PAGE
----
Popularizing the Classics

by Sedgwick Clark

In a thought-provoking article in the August 25th issue of The New Republic, Philip Kennicott addresses the crisis of American orchestras. “How an effort to popularize classical music undermines what makes orchestras great,” reads the deck. What exactly does “popularize” mean, and what will it undermine?

Is it “popularization” for the New York Philharmonic to play two pre-subscription season film-music programs in tandem with the films — the first being excerpts from five Hitchcock films (8/17 & 18) and the second a complete showing of Stanley Kubrick’s 2001: A Space Odyssey with Alan Gilbert conducting the classical foreground score (8/20 & 21)? Or is popularization driving Carnegie Hall’s opening-night mix (10/2) with the Philadelphia Orchestra under Yannick Nézet-Seguin: classical bon-bons by Tchaikovsky, Saint-Saëns, and Ravel, with Josh Bell as soloist, followed by Esperanza Spalding in new arrangements for double bass from her latest CD? Or would orchestral arrangements of pop music be attempts at popularization? Well, of course they are, and what of it? Did members of the Philharmonic sully their artistry when they moonlighted in Bernstein’s Deutsche Grammophon recording of West Side Story? No comment necessary.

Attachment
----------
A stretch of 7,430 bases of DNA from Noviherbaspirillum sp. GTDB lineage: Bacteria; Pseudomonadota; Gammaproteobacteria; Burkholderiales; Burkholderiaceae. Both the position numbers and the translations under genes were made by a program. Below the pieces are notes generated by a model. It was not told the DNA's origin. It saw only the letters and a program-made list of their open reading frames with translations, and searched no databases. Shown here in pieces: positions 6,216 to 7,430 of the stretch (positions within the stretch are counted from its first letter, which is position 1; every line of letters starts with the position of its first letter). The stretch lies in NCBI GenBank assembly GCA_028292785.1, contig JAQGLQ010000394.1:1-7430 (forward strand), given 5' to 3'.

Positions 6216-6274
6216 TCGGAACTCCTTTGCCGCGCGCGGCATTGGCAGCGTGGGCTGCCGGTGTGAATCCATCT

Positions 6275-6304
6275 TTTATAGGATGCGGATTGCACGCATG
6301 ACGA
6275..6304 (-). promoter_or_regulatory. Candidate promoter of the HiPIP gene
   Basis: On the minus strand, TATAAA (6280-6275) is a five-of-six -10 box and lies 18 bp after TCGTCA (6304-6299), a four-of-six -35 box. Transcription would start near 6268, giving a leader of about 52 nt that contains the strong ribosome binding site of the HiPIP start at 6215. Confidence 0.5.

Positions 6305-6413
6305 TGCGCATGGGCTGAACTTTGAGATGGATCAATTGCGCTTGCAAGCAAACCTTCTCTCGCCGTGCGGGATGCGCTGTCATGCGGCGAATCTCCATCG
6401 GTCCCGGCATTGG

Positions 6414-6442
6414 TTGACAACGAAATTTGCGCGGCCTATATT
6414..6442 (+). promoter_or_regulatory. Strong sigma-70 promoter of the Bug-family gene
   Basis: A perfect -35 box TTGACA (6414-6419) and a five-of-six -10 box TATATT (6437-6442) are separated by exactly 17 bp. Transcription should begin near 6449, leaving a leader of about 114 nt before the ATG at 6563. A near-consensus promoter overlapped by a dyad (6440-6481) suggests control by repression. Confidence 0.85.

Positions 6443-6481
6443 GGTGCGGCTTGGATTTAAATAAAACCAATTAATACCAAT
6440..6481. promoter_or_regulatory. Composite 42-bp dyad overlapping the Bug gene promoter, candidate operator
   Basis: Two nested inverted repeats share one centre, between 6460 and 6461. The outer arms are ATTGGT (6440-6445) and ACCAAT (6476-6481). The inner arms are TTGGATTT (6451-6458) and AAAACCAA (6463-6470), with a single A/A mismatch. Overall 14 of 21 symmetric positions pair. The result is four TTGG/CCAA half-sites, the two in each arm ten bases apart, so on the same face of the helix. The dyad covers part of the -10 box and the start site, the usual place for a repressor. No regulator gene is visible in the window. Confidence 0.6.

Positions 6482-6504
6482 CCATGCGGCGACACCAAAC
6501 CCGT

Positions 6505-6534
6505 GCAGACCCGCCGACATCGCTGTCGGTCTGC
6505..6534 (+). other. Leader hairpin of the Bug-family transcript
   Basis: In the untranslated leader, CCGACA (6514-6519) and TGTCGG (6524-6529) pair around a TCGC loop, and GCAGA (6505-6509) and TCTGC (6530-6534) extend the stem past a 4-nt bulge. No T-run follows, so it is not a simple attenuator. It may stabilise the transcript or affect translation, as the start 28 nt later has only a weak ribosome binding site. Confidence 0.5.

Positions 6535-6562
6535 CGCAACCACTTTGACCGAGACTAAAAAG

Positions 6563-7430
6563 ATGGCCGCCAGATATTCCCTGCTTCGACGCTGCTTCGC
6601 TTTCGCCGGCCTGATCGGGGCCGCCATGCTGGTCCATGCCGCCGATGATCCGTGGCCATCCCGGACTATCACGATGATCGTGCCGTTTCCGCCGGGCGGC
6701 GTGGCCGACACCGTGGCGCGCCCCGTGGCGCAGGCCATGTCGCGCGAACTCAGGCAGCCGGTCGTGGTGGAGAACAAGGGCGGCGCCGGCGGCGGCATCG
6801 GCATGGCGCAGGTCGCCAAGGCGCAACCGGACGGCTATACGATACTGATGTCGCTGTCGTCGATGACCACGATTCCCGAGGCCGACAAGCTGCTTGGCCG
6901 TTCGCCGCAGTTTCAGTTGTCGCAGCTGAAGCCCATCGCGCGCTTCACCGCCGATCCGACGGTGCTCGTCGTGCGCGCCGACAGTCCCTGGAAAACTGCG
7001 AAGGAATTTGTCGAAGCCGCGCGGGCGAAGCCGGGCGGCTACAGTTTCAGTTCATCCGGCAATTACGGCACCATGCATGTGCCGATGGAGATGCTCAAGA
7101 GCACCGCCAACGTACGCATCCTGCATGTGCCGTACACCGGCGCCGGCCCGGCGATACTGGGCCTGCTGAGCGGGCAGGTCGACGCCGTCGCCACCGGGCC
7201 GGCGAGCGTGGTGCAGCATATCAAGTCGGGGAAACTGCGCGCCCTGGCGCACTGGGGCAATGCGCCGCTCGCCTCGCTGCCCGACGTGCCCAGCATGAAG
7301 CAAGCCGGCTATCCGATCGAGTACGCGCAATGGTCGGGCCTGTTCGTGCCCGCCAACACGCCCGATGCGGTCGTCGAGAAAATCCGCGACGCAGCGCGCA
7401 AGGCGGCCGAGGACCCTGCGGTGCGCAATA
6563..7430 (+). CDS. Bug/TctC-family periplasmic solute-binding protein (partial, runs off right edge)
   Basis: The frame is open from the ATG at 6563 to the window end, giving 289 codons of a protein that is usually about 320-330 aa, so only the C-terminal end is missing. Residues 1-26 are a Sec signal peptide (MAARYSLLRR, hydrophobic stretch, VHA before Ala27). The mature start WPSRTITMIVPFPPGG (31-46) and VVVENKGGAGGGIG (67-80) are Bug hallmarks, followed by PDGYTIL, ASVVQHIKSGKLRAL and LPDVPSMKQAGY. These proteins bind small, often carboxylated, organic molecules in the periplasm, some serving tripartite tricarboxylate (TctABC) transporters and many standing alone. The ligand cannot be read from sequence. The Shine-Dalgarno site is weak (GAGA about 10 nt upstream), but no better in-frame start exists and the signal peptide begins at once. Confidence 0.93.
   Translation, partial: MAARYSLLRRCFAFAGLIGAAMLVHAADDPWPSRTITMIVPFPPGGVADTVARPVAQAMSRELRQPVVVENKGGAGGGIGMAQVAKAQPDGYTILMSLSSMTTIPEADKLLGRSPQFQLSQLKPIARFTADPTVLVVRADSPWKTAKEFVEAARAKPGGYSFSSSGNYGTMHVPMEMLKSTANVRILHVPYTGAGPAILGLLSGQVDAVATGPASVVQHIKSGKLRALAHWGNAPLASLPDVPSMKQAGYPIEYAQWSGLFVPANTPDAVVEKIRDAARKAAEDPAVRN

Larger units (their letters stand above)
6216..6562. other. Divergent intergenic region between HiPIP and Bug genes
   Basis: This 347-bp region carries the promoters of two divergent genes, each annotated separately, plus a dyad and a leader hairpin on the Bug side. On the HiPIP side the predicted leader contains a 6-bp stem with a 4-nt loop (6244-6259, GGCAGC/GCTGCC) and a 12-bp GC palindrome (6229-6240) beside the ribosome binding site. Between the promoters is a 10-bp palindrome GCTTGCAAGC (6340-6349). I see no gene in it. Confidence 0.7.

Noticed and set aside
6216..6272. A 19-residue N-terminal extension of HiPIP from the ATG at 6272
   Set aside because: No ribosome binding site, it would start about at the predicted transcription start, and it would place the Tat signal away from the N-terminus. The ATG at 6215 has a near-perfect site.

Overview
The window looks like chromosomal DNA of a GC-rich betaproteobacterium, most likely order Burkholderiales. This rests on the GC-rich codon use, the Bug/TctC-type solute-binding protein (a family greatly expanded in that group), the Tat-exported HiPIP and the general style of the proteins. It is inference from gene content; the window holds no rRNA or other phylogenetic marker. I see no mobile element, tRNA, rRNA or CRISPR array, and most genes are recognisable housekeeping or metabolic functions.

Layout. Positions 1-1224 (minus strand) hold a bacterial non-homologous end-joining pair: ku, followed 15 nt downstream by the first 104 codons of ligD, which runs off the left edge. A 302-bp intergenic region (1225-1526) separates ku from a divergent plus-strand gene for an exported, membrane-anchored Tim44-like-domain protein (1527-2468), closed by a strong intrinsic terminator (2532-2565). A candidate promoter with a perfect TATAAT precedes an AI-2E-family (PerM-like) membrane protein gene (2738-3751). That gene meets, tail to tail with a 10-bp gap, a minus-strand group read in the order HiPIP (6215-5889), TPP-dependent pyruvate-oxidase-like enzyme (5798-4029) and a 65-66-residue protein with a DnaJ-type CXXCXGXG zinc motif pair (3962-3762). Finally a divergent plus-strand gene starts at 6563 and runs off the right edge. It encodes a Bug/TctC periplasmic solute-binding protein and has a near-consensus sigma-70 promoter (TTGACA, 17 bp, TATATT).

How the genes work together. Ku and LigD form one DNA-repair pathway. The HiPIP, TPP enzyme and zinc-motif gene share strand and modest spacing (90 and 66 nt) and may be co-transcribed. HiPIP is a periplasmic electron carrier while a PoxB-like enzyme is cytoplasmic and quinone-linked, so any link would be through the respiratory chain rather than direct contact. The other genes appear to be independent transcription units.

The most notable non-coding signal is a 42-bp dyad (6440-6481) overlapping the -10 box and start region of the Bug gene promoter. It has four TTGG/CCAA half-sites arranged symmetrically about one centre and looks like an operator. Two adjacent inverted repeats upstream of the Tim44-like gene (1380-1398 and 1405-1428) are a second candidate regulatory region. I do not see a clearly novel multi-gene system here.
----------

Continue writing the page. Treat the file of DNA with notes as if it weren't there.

All I know is that I plan to go to the pre-season NYPhil concerts because I love those films and their music, and that won’t stop me from going to several of the orchestra’s subscription concerts if I like the programs. I especially look forward to hearing the Hitchcock cuts in full orchestral dress. My major concern is whether the Philharmonic gets good copies of the films. Several years ago, John Williams led a concert of his film music at the Phil, and the film sources were washed out and grainy. (I was told when I complained to management that he brought his own films, tailored for the concert.) I’ll go to the Carnegie opening too, enjoy the “classical” selections of the program, and (if deadline permits) maybe even stick around for the Esperanza Spalding part. But I don’t think I’ll be attending a complete Spalding concert or the Philly playing arrangements of Bruce Springsteen hits. New Jersey Governor Christie can have my seat if that ever happens.

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